The thinnest material known to man, graphene provides extreme strength, thermal conductivity, and electrical conductivity on par with copper. As such, this material has made an uproar with the scientific community and paved the way to mind-blowing applications such as bulletproof armor, graphene circuitry, ultra-light space crafts, healthcare and medicine, and even the construction of space elevators. In this article, you will learn about the properties of graphene, common applications, and production methods.
The commonly used material graphite is composed of millions of layers of graphene stacked onto each other. Graphene is a single layer of atoms arranged in a two-dimensional lattice. And this lattice produces a very strong yet flexible bond of carbon atoms. Thus, graphene retains the strength of diamonds with high bendability.
Due to the nanoscale of graphene layer, it is very light and much stronger than structural steel. It can also stretch up to 20% of its initial size without breaking, thus, making it flexible. The atoms in the material also delocalize electrons which makes it so good at conducting electricity and heat.
Common applications include mechanical reinforcement, electronics, energy storage, and anti-corrosion capability.
Graphene enhances the strength of materials such as plastics, rubber, steel beams, and other materials. By blending it with the subject material, high-temperature capabilities, and high tensile strength result. Due to its ultra-lightweight, vehicle production and aerospace applications such as aircraft and space ships are common applications. Product designers also blend the material into everyday items such as tennis rackets, bike wheels and frames, sunglasses, and even mobile phone parts.
Graphene’s two-dimensional lattice lets electrons pass through them at the speed of light. This makes it potentially useful to replace silicon-based transistors which will make PLCs and computers a lot faster at handling and processing data. Overall, electronics should be able to operate at high frequencies increasing computational capacity, although commercial applications are still at the nascent stage.
Another application of graphene is that it can be used as superconductors. Superconductors are a substance that conducts electricity without resistance. Since electrons move freely through the material, it is a potential material to use in batteries which makes them store more energy and charge faster too. Graphene batteries provide the same operating principle as traditional batteries with two electrodes and an electrolyte solution. The main difference lies in the material composition of the graphene-infused cathode.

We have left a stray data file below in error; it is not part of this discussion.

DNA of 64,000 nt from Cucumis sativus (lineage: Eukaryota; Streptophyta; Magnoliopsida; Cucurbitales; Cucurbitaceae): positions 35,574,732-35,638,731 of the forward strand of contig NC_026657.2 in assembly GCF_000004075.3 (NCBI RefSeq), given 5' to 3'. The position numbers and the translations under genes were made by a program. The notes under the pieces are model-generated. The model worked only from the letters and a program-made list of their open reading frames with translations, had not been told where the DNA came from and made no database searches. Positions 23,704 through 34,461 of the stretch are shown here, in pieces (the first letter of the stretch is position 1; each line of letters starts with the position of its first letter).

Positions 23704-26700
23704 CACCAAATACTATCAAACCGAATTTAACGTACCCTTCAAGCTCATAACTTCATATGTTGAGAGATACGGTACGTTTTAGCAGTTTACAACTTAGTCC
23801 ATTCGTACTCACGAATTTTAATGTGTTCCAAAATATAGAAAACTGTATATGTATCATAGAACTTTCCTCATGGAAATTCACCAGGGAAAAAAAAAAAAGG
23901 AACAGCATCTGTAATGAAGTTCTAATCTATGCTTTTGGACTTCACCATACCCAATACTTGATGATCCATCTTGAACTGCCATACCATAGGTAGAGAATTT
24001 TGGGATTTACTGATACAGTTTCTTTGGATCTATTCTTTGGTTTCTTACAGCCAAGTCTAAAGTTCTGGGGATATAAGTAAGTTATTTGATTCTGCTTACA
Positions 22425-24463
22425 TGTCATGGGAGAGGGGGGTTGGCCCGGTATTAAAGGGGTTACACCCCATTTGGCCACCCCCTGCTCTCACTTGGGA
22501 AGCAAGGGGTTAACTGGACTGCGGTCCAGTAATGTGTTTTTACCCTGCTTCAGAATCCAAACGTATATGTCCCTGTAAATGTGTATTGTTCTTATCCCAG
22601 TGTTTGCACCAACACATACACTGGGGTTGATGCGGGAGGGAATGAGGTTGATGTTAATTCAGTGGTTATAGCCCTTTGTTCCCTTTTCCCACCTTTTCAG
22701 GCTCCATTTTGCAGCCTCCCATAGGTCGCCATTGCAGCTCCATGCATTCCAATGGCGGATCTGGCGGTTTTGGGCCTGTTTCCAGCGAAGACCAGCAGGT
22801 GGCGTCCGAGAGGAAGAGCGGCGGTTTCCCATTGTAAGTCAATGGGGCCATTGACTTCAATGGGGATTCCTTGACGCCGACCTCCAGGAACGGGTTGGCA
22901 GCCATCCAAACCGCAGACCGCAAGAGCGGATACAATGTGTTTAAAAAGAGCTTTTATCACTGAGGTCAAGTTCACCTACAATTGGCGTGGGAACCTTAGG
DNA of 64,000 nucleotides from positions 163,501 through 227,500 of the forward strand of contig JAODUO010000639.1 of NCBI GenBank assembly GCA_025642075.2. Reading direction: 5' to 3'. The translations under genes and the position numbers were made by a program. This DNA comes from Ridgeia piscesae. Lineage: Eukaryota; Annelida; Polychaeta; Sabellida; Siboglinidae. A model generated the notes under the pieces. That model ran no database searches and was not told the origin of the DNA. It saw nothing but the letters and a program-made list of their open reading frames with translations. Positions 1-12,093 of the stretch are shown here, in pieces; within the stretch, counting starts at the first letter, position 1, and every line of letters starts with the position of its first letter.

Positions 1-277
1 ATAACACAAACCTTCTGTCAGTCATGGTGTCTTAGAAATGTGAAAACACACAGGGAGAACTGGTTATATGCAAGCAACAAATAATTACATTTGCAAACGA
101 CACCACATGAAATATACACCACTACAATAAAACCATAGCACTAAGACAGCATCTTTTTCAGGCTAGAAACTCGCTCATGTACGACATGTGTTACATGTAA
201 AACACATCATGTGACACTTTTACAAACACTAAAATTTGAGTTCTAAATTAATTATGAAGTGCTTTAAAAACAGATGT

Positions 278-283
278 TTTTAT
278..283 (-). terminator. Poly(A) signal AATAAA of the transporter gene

Aside from being incredibly strong and lightweight, graphene provides great thermal conductivity. It can be a great material for heat spreading solutions such as heat sinks and heat dissipation films. Sheets of the substance provide ultra-thin touch screens, lightweight solar panels, and long-lasting LED lights.
The impermeable structure allows for blending in paint or primers and with just one coating to prevent rust and corrosion. Applications in aluminum protection have shown there’s an optimal amount of graphene to be added to the coating. Too high of a concentration actually reduces overall corrosion resistance as a highly conductive circuit forms.
In 2004, Andre Geim and Konstantin Novoselov at the University of Manchester discovered and characterized the material graphene. They created it by using only graphite and sticky tapes. They placed graphite into the tape and folded it in two, and then cleaved the flake in half. After repeating this process a number of times they produced graphite with one single atom of thickness. This ultra-thin graphite became known as graphene. In 2010, Geim and Novoselov received the Nobel Prize for Physics for their discovery.
Today many other production techniques have evolved. Some, such as the commonly used flame synthesis method for nanoparticles do not adapt well to graphene production. Other major production methods include direct liquid-phase exfoliation, oxidation and exfoliation of graphite, chemical vapor deposition, and pulsed laser deposition.
Direct Liquid-Phase Exfoliation of Graphite
Liquid phase exfoliation is a type of mechanical exfoliation. Mechanical exfoliation includes methods such as stirring, shearing forces, ball milling, and using ultrasound on graphite suspended in a liquid. This method generally is not suitable for large-scale production.
Oxidation of Graphite and Exfoliation and/or Reduction
Another approach to exfoliation is through the use of oxidizing agents such as sulfuric and nitric acids. The addition of acid oxidizes graphene sheets by forcing oxygen atoms between the sheets of graphene thus causing them to split apart. The resulting graphene oxide sheets suspended in acid and water and when filtered, leave flakes of graphene oxide. The final step removes oxygen and leaves a final product of pure graphene coating. This resulting material is called reduced graphene oxide or RGO.
Chemical Vapor Deposition (CVD)
In this approach, a chamber filled with gas such as methane heats a copper plate to 1000 degrees Celsius (1832 F) The methane gives up carbon atoms to the carbon plate, and the graphene self assembles itself atom by atom onto the copper plate. This method takes a lot of time to produce a small amount sheet and provides a lower quality outcome than exfoliation methods.
Pulsed Laser Deposition (PLD)
PLD provides a laser energy source outside of a chamber and the chamber maintains an ultrahigh vacuum. Material deposits via stoichiometry transfer on a target surface. PLD provides a low-temperature growth rate and thus high-quality graphene.